While helping to create the Ko-Falen Cultural Center in Mali, West Africa the Malian people taught me ways of appreciating humanity around the edges of life. I experienced the practices, rituals, and ceremonies that created a bordered and collaborative world in which the people and their natural environment were interconnected. As sensual beings moving through this life we cultivate relationships and forge intersections with each other and nature. I am motivated to visually express these intersections and relationships. 
The longer I live, the more I understand that life is precious and ephemeral. By looking at spaces in between, we touch the delicate and fragile places in our lives. However, with the recent war in Mali and continued violence and suffering in our world, my ability to catch my breath and have faith on a cellular level has been challenged. 
In 2014 I had the privilege of collaborating with patients at The Oregon State Psychiatric Hospital to create large permanent installations. My installations are created using the physical, mental, and spiritual aspects of both breathing and drawing. The process of living, breathing, writing and drawing alongside the patient-artists was profound. This experience contributed to a fundamental shift in my understanding of humanity’s delicate and interwoven relationships. My experience at the State Hospital and my study and practice of yoga has given me the language and fortitude to use my breath and my whole self to build relationships and works that stimulate levity and encourage humane actions that allow us to live together. 
The envelope project in 2014, part of the show Clearing at The Hoffman Gallery at Lewis and Clark College, was inspired by my experience with the patients at the State Hospital. People are longing to actively engage in work that connects them to themselves and each other. When asked the simple question, 'Is there something you would like to clear personally or globally?' the response was a resounding 'yes.' People wrote down the things they wanted cleared in sealed envelopes knowing they would be burned in a ceremony at Lewis and Clark College. The project took on a life of its own: over 3,000 envelopes were collected from more 25 countries. I received batches of envelopes from far-flung places without return addresses. I had no idea that this seemingly small gesture would take on such significance. At the burning on December 9, the event was streamed all over the world after having gotten emails, texts and phone calls from people asking to witness the burn. I was humbled and inspired to continue to draw breath in order to keep connecting myself, and my work to the world we share.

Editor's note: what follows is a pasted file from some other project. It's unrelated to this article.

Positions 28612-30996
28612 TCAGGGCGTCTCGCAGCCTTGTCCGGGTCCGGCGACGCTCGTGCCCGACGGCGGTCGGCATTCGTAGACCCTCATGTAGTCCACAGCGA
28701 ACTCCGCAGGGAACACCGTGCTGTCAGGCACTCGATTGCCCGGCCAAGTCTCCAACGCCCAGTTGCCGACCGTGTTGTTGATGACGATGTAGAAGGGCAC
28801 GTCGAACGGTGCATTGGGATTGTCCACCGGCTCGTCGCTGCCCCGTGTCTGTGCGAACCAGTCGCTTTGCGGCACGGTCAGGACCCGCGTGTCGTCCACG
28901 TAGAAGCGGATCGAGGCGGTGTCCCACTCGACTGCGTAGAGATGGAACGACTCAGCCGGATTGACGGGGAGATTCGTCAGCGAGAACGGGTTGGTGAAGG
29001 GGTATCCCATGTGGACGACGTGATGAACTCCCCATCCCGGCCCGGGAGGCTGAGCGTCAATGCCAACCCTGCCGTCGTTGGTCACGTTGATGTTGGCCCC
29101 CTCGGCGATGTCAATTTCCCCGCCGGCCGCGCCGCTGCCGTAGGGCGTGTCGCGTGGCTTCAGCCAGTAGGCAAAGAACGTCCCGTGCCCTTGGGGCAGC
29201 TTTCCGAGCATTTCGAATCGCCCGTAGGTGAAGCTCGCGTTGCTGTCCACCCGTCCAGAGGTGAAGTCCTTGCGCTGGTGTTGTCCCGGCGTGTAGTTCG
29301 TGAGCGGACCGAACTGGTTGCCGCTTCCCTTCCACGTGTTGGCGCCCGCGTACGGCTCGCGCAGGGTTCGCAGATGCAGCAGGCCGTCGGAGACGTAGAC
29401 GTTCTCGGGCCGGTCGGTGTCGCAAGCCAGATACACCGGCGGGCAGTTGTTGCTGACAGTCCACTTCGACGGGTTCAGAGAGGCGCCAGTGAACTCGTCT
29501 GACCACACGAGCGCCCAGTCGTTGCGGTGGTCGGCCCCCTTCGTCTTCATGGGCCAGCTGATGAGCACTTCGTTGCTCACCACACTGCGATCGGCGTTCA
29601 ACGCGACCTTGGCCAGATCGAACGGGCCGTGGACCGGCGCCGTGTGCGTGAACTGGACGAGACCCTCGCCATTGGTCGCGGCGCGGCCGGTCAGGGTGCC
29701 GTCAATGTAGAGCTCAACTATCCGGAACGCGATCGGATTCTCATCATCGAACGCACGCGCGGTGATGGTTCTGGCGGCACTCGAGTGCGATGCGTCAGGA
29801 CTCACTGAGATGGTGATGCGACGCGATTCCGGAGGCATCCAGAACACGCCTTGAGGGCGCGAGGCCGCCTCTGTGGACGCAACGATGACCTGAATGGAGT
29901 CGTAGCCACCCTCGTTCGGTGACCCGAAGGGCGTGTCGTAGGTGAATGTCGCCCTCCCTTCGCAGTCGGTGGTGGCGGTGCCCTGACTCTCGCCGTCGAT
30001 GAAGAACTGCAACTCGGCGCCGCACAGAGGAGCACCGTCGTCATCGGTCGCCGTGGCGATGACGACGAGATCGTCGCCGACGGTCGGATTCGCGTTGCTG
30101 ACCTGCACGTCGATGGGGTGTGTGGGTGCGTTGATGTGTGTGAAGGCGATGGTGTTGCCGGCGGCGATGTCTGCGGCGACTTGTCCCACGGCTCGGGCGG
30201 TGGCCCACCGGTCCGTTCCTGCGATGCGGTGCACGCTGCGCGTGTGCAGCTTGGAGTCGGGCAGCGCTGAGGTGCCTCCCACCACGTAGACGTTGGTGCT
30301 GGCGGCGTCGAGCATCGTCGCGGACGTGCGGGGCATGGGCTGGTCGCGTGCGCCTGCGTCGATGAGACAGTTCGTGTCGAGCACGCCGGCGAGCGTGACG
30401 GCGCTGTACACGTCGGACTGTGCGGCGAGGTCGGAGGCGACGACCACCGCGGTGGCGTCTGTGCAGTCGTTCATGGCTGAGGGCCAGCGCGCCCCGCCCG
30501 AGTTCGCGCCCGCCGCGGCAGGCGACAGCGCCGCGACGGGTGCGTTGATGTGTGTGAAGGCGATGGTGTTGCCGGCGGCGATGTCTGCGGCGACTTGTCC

I have long understood how communing with nature and people influences and forms my works. Recent projects have contributed to my global sense of connectedness. I feel that the interconnections and netting that surrounds us empowers us. I imagine that my works are small but significant renderings of netting that like a spider web appears delicate but gets strength from tension. Like all natural forces I cannot predict where this will take me but I am attempting to make a record of the journey.